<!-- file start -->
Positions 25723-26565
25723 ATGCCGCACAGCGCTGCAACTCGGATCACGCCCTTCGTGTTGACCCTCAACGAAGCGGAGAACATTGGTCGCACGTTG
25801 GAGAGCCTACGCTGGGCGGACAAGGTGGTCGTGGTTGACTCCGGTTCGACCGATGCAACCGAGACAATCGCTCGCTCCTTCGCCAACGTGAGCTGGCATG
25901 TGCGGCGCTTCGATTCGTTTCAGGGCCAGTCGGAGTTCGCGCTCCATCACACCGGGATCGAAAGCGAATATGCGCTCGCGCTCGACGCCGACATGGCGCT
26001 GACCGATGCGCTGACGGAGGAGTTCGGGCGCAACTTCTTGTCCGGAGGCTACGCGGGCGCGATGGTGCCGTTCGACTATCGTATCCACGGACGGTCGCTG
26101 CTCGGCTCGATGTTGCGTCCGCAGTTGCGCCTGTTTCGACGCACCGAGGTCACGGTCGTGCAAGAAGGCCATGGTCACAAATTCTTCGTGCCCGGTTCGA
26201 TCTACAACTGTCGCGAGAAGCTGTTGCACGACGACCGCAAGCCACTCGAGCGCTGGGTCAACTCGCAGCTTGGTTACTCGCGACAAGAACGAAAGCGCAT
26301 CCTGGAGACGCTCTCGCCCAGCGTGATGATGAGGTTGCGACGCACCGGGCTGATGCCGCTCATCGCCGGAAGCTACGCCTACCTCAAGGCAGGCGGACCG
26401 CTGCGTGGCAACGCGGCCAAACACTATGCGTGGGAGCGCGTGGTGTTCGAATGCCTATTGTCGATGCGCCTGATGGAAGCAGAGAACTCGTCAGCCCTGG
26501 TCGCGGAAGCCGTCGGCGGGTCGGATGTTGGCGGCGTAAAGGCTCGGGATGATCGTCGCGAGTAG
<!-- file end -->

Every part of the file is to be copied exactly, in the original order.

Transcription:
Positions 25723-26565
25723 ATGCCGCACAGCGCTGCAACTCGGATCACGCCCTTCGTGTTGACCCTCAACGAAGCGGAGAACATTGGTCGCACGTTG
25801 GAGAGCCTACGCTGGGCGGACAAGGTGGTCGTGGTTGACTCCGGTTCGACCGATGCAACCGAGACAATCGCTCGCTCCTTCGCCAACGTGAGCTGGCATG
25901 TGCGGCGCTTCGATTCGTTTCAGGGCCAGTCGGAGTTCGCGCTCCATCACACCGGGATCGAAAGCGAATATGCGCTCGCGCTCGACGCCGACATGGCGCT
26001 GACCGATGCGCTGACGGAGGAGTTCGGGCGCAACTTCTTGTCCGGAGGCTACGCGGGCGCGATGGTGCCGTTCGACTATCGTATCCACGGACGGTCGCTG
26101 CTCGGCTCGATGTTGCGTCCGCAGTTGCGCCTGTTTCGACGCACCGAGGTCACGGTCGTGCAAGAAGGCCATGGTCACAAATTCTTCGTGCCCGGTTCGA
26201 TCTACAACTGTCGCGAGAAGCTGTTGCACGACGACCGCAAGCCACTCGAGCGCTGGGTCAACTCGCAGCTTGGTTACTCGCGACAAGAACGAAAGCGCAT
26301 CCTGGAGACGCTCTCGCCCAGCGTGATGATGAGGTTGCGACGCACCGGGCTGATGCCGCTCATCGCCGGAAGCTACGCCTACCTCAAGGCAGGCGGACCG
26401 CTGCGTGGCAACGCGGCCAAACACTATGCGTGGGAGCGCGTGGTGTTCGAATGCCTATTGTCGATGCGCCTGATGGAAGCAGAGAACTCGTCAGCCCTGG
26501 TCGCGGAAGCCGTCGGCGGGTCGGATGTTGGCGGCGTAAAGGCTCGGGATGATCGTCGCGAGTAG